Human-animal collision 2: Red Hartebeest vs Mountain bike cyclist in South Africa

Last night, or rather earlier this morning, I had chanced upon the news of the white-rumped vulture (Gyps bengalensis) who got entangled in a paraglider’s rig. That was a “holy cow!” moment and I stayed awake further to capture the video to insert into my LSM3261 Life Form and Function lecture on aerial locomotion.

After the lecture, civetgirl Weiting reminded me that I had highlighted a dramatic animal collision earlier, this time between a Red Hartebeest and a cyclist. A cyclist friend of mine (Chu Wa) had highlighted it on Facebook for the helmet safety message it ended with!

In the video, a Red Hartebeest galloping across a the veld in South Africa crosses a mountain bike trail, between two race cyclists. The lead cyclist (Evan van der Spuy) who had pointed to the antelope seconds earlier is sideswiped when the antelope attempts to leap over him but fails to jump high enough!

The antelope, possibly weighing in the region of 180kg runs into him at high speed. Its feet tramples his back, thankfully in mid-air and he is flung to the ground. This reminded briefly of Jonah Lomu running over a halpless Mike Catt during the 1995 Rugby World Cup semi-final – also in South Africa. Happily here, the Evan escaped the brunt of the force the animal is potentially capable of, even though he had no free hands to fend-off the collision and was catapulted to the ground. He credits his helmet as having saved his head that day.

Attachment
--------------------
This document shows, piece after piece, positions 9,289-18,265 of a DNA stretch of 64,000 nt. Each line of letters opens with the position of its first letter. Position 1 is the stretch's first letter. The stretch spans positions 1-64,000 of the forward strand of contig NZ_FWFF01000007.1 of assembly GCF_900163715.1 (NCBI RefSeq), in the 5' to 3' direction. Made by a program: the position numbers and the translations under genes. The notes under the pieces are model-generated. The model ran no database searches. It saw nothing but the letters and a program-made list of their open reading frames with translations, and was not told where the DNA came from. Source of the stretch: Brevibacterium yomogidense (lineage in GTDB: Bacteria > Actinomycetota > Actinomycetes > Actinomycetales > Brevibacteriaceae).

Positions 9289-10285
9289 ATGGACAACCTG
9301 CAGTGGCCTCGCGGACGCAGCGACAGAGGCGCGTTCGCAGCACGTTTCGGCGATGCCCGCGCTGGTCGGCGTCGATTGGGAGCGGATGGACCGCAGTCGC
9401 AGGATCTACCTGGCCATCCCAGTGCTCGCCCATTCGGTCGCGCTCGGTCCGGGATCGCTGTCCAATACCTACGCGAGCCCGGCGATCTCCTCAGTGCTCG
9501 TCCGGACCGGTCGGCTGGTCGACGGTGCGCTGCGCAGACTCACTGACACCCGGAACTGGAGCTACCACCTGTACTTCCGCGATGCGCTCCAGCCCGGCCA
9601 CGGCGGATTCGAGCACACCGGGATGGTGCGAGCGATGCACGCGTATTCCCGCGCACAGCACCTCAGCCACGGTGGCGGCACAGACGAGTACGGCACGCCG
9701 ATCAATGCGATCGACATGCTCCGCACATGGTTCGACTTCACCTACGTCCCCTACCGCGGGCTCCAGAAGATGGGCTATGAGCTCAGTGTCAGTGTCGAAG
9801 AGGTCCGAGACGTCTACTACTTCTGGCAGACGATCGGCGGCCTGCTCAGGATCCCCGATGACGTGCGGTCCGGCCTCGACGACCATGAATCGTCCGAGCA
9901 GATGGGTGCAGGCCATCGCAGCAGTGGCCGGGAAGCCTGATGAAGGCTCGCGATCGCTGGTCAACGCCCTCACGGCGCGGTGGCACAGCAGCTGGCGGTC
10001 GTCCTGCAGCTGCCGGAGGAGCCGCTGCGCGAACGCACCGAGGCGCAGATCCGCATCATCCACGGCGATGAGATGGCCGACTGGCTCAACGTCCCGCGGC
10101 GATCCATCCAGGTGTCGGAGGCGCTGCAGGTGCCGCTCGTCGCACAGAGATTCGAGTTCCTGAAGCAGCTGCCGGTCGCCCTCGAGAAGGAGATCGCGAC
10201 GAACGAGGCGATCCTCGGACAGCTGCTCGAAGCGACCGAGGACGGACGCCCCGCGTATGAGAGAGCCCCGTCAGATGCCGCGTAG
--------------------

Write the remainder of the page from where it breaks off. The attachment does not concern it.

When you watch the video, listen to the dialogue of the accompanying cyclist, team mate Travis Walker. My comments in brackets below.

“Watch the buck!” (Cyclist points to antelope in acknowledgement)
“Holy cow!” (The same expression escaped me when I watched this.)
“Shit!” (A rather mild expletive all things considered.)
“Are you okay dude?” (And removes the bike; this is a recommended first aid strategy.)
“Lie down, lie down, lie down, lie down, lie down.”(Yes injured people will try to get up and walk; excellent advice for someone who might have suffered a concussion.)
*Cyclist moaning* (Boy, oh boy, I do empathise!)
“I have video of it” (I gotta get me one of those bike-mounted GoPro cameras just like Kevin Lim.)

The antelope in question is the Red Hartebeest, Alcelaphus caama, earlier considered a subspecies of A. buselaphus. More importantly, hartebeest weigh in the range of up to 200kg. Imagine that sideswiping you. Yes, you’d be moaning a plenty too!

Do you now notice how quickly it disappears, melding into the background?

What prompted this collision? From the video it seems the red hartebeest was on its way in a hurry and clearly misjudged the cyclists’s speed. So thought there is mountain bike track there, the animals aren’t used to it. Why didn’t the cyclists see the antelope? Well, he would have to keep his eyes on the track and at that speed, would only be able to look up for seconds at a time. And the interval between him eyeballing the antelope and it kicking him down is only seconds.